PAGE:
Still, the GX85 shares many of its big brother’s features like 4K photo mode, Post Focus, Depth from Defocus AF, and Dual I.S.. It also has a redesigned shutter mechanism. Shutter-induced blur ('shutter shock') was an issue we encountered on the GX8, which used a motor and spring arrangement in its shutter mechanisms. The new electromagnetic shutter found in the GX85 resolves this problem.

The GX85 also has no anti-aliasing filter, a first for Panasonic cameras. This should lead to better detail retention at the pixel level, but can also lead to moiré. However, Panasonic claims that the new Venus Engine image processor is specially tuned to combat moiré and false color and in use, we've found that it does so pretty well.

Like the GX8, the GX85 offers Dual I.S., combining sensor-based image stabilization with lens-based IS. But unlike the GX8, which has 4-axis sensor IS, the GX85 offers 5-axis sensor IS with rotation correction. Another advantage over its big bro: the GX85 can also use Dual IS during 4K video capture, something that the GX8 cannot.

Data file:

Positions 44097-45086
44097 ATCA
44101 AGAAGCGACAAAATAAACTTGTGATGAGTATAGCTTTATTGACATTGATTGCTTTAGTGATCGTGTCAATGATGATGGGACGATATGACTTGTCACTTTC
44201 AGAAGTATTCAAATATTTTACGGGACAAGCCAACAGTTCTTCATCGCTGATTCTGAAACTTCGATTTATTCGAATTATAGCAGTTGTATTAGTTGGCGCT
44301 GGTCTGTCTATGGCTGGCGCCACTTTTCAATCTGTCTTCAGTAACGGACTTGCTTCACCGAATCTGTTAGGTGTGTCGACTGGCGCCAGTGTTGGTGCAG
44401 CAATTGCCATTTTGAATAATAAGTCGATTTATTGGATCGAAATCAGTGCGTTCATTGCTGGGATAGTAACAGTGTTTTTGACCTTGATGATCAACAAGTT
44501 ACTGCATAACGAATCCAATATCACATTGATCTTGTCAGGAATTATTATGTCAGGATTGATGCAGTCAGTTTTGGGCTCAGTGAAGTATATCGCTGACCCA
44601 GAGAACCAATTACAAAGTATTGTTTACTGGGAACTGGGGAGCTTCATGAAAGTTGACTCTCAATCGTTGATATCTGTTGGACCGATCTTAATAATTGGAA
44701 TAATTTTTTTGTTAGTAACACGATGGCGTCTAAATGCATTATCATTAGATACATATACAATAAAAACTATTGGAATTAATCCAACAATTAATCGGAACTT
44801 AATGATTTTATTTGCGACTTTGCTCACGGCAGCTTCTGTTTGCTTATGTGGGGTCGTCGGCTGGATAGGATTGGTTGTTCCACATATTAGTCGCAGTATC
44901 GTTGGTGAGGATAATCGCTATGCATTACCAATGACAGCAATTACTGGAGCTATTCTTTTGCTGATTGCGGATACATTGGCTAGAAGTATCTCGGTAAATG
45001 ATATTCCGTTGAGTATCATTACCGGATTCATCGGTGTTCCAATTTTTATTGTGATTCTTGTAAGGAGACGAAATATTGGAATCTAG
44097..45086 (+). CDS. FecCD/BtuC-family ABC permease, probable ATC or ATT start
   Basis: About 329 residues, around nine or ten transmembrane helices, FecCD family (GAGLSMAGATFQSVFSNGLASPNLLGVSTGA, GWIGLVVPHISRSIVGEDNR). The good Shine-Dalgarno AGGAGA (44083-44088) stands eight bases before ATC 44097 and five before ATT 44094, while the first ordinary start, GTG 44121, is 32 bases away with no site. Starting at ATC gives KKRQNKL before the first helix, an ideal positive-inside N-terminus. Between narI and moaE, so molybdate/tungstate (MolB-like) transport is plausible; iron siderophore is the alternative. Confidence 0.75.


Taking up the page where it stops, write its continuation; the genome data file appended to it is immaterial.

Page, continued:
Compared to its peers

  Panasonic GX85 Panasonic GX8 Panasonic GX7 Olympus PEN-F  Sony a6300
Sensor 16.0MP Four Thirds CMOS  20.3MP Four Thirds CMOS 16.0MP Four Thirds CMOS  20.3MP Four Thirds CMOS  24.0MP APS-C CMOS
Anti-aliasing filter  No  Yes Yes  No  Yes
Image stabilization Sensor-shift (5-axis) + Dual I.S.
Sensor-shift (4-axis) + Dual I.S. Sensor-shift (2-axis) Sensor-shift (5-axis) In-lens only
AF system  49-pt CDAF 49-pt CDAF 23-pt CDAF 81-pt CDAF Hybrid AF
(with 425 PDAF points)
Flash x-sync  1/160 sec  1/250 sec   1/320 sec 1/250 sec  1/160 sec
Burst rate
(with C-AF)
 6  fps   6 fps 5 fps 5 fps   11 fps
EVF res/type 2.76M-dot field sequential LCD 2.36M-dot tilting OLED 2.76M-dot tilting field sequential LCD 2.36M-dot fixed OLED 2.36M-dot fixed OLED
EVF magnification  0.7X 0.77x  0.7x 0.62x  0.7x
LCD type/res 3" tilting touch 1.04M-dot LCD 3" vari-angle touch
1.04M-dot OLED
3" tilting touch
1.04M-dot LCD
3" vari-angle touch
1.04M-dot LCD

3" tilting
921.6k-Dot  LCD

Built-in flash  Yes  No  Yes No *  Yes
Video 2160/30p @ 100Mbps 2160/30p @ 100Mbps 1080/60p @ 28Mbps 1080/60p @ 77Mbps  2160/30p @ 100Mbps
Mic/headphone sockets No / No Yes / No No / No No / No Yes / No
Weather-sealing No Yes No No  Yes
Battery life  290 shots 330 shots 320 shots 330 shots 400 shots 
Dimensions 122 x 71 x 44 mm 133 x 78 x 63mm 123 x 71 x 55mm 125 x 72 x 37mm 120 x 67 x 49 mm